So with my childhood imagination in full bloom, I slowly wove my car up and up and up the densely forested and windy dirt road along Pitcher Mountain to eventually reach the parking area at the top. The road is dirt packed and I happily bumped along while keeping my eyes out for any signs of bobcats, turkeys, deer...or perhaps bears!
|The views from the top of Pitcher Mountain in Stoddard, New Hampshire|
After nothing more than a few sightings of chipmunks and a squirrel or two, I un-adventurously pulled up to the top of the mountain, grabbed my blueberry-picking bucket, and wondered how exactly to proceed picking blueberries.
|A sugar shack...tucked in the woods waiting for next winter's maple syrup boiling|
Truth be told, I had only seen blueberries in the wild once before. That was years ago when the kids were young and we lived in upstate New York (yes, upstate New York...the terrain of Trixie and friends!). There was a family farm that cultivated neat little rows of blueberries at their farm up the road from our house. This time...it was great fun then to see blueberries for the first time, but high up on this mountain. No cultivated little rows of blueberries up on the mountain. The bushes were scattered all over the terrain and mixed in with other types of berry bushes as well.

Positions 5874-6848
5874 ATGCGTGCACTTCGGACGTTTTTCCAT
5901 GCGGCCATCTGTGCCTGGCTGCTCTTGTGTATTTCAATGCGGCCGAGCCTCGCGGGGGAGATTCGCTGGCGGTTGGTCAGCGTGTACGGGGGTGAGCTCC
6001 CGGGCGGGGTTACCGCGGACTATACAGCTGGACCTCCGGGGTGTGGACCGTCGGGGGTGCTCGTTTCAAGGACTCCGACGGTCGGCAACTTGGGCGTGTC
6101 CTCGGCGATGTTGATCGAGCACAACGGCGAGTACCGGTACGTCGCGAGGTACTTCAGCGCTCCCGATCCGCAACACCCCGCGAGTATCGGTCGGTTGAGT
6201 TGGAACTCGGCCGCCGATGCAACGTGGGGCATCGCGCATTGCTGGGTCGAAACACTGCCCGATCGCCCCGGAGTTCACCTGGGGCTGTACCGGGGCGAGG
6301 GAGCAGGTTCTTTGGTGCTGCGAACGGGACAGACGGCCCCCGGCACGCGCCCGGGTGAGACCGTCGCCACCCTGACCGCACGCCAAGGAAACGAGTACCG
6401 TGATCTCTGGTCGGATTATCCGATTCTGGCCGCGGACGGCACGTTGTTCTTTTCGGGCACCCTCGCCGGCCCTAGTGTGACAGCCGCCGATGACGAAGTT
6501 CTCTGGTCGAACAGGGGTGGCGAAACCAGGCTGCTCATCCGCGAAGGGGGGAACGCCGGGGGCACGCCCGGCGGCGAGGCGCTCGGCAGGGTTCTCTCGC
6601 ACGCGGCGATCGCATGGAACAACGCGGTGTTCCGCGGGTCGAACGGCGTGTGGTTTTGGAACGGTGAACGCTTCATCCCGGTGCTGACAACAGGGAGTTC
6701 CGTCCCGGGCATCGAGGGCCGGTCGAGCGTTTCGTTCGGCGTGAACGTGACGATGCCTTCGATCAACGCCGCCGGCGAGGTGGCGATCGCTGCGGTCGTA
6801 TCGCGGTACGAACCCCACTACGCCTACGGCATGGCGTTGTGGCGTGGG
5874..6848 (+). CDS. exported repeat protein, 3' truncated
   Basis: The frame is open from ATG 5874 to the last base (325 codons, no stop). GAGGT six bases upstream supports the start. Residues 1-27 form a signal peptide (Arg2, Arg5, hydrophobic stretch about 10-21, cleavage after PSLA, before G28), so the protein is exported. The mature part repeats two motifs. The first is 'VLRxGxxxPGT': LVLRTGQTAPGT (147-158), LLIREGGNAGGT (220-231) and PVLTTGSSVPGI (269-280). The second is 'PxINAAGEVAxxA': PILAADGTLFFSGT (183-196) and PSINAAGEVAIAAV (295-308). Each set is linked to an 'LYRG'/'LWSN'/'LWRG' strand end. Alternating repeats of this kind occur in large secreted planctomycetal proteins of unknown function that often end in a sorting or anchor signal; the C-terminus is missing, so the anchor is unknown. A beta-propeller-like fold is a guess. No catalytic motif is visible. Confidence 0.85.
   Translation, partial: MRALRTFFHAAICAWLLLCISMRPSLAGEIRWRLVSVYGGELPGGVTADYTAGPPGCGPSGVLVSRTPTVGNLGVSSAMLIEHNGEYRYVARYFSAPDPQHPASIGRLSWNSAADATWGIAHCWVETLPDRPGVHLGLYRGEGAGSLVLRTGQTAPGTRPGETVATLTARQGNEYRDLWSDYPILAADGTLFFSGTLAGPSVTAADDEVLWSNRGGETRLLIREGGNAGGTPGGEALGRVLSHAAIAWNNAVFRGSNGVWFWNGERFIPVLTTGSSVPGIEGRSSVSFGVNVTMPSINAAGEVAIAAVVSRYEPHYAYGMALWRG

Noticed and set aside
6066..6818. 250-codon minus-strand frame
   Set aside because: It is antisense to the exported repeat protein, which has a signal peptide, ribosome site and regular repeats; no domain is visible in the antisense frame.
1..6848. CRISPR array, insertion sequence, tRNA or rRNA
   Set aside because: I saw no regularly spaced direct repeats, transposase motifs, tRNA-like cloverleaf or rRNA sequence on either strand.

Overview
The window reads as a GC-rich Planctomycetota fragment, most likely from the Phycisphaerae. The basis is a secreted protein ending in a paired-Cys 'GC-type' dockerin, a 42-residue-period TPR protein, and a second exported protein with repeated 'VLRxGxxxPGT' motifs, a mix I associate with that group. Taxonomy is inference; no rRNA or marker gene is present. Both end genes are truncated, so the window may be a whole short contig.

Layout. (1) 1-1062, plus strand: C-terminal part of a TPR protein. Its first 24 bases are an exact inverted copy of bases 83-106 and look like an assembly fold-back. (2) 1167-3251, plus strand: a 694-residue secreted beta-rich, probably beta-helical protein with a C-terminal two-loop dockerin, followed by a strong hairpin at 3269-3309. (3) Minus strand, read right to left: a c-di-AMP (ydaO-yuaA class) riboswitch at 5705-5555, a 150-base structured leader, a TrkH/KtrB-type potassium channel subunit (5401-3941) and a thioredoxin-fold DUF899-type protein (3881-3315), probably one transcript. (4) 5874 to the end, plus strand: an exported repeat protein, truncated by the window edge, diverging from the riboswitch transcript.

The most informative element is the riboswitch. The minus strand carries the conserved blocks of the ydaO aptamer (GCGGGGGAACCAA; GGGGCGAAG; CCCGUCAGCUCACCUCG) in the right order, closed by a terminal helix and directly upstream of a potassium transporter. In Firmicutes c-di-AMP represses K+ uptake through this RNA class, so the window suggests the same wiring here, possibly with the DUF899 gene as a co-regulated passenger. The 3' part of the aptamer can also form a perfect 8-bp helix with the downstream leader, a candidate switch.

I had arrived an hour before the group was to gather so that I could pick loads of blueberries to take home for baking (and eating). So I started to wander through the dirt paths to see if I could locate blueberries. After unwisely sampling a bitter dark black berry as well as a lip -puckering eye-squinting red berry, I eventually identified the edible and sweet blueberry and got to work.
I took all of an hour just to fill up my recycled soup container, now blueberry bucket. It was slow picking because these little jewels are so tiny. When the group gathered together to meet the Faulkner family, I noticed that blueberry pickers in-the-know have really special baskets and cans that become traditional blueberry picking receptacles. Attaching cute baskets to a belt buckle allows for two-handed blueberry picking. My one hour of pain-staking plucking the teensy tiny blueberries might have been cut in half with the two handed plucking arrangement. Note to self: search for one of the adorable woven baskets in order to be a in-the-know-New England-blueberry-picker...next time.